Back to Browse Journals » Hypoxia » Volume 1

Prolyl-hydroxylase 3: evolving roles for an ancient signaling protein

Authors Place TL, Domann FE

Published Date October 2013 Volume 2013:1 Pages 13—27

DOI http://dx.doi.org/10.2147/HP.S50091

Received 18 June 2013, Accepted 1 August 2013, Published 16 October 2013

Trenton L Place,1 Frederick E Domann1,2

1Molecular and Cellular Biology Program, the University of Iowa, Iowa City, IA, USA; 2Department of Radiation Oncology, the University of Iowa, Iowa City, IA, USA

Abstract: The ability of cells to sense oxygen is a highly evolved process that facilitates adaptations to the local oxygen environment and is critical to energy homeostasis. In vertebrates, this process is largely controlled by three intracellular prolyl-4-hydroxylases (PHD) 1–3. These related enzymes share the ability to hydroxylate the hypoxia-inducible transcription factor (HIF), and therefore control the transcription of genes involved in metabolism and vascular recruitment. However, it is becoming increasingly apparent that PHD controls much more than HIF signaling, with PHD3 emerging as an exceptionally unique and functionally diverse PHD isoform. In fact, PHD3-mediated hydroxylation has recently been purported to function in such diverse roles as sympathetic neuronal and muscle development, sepsis, glycolytic metabolism, and cell fate. PHD3 expression is also highly distinct from that of the other PHD enzymes, and varies considerably between different cell types and oxygen concentrations. This review will examine the evolution of oxygen sensing by the HIF family of PHD enzymes, with a specific focus on the complex nature of PHD3 expression and function in mammalian cells.

Keywords: PHD3, EGLN3, HIF–PHD, hypoxia-inducible factor, hypoxia, oxygen sensing

Download Article [PDF]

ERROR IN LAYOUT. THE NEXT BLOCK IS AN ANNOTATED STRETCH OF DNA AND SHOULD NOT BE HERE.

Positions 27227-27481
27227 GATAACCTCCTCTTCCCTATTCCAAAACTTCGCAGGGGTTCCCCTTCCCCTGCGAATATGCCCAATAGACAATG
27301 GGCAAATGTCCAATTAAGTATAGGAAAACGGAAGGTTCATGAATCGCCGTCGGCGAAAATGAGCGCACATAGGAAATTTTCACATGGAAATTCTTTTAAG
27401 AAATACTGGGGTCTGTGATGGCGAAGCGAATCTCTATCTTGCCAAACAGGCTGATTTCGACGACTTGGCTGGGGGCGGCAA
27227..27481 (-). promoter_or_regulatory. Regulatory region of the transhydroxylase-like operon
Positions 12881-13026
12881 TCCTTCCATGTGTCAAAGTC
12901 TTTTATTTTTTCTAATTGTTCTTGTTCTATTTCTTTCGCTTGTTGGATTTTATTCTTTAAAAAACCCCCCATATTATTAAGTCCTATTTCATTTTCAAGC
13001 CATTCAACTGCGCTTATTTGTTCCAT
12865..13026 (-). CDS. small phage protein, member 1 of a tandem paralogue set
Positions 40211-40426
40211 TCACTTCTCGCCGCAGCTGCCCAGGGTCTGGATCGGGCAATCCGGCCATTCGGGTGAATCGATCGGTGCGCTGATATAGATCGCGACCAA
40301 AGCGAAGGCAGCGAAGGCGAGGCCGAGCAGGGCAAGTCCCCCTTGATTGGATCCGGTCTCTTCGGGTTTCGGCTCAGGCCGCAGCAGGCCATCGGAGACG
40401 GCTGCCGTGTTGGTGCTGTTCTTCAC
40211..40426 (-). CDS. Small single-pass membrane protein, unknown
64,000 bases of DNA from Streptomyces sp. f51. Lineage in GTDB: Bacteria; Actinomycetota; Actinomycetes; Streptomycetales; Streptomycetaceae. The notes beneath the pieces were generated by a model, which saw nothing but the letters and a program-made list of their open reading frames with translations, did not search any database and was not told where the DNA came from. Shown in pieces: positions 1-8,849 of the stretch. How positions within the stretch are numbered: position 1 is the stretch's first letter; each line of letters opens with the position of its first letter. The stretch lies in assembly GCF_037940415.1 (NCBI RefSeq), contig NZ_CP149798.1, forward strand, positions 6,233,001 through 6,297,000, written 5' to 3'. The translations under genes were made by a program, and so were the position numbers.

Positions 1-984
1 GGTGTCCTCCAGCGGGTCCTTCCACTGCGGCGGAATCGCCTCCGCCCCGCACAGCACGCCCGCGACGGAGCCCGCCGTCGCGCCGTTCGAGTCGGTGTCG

Creative Commons License This work is published by Dove Medical Press Limited, and licensed under Creative Commons Attribution - Non Commercial (unported, v3.0) License. The full terms of the License are available at http://creativecommons.org/licenses/by-nc/3.0/. Non-commercial uses of the work are permitted without any further permission from Dove Medical Press Limited, provided the work is properly attributed. Permissions beyond the scope of the License are administered by Dove Medical Press Limited. Information on how to request permission may be found at: http://www.dovepress.com/permissions.php

Readers of this article also read:

Pharmacokinetics and pharmacodynamics of acetylsalicylic acid after intravenous and oral administration to healthy volunteers

Nagelschmitz J, Blunck M, Kraetzschmar J, Ludwig M, Wensing G, Hohlfeld T

Clinical Pharmacology: Advances and Applications 2014, 6:51-59

Published Date: 19 March 2014

Population pharmacokinetics of olprinone in healthy male volunteers

Kunisawa T, Kasai H, Suda M, Yoshimura M, Sugawara A, Izumi Y, Iida T, Kurosawa A, Iwasaki H

Clinical Pharmacology: Advances and Applications 2014, 6:43-50

Published Date: 4 March 2014

Detemir as a once-daily basal insulin in type 2 diabetes

Nelson SE

Clinical Pharmacology: Advances and Applications 2011, 3:27-37

Published Date: 18 August 2011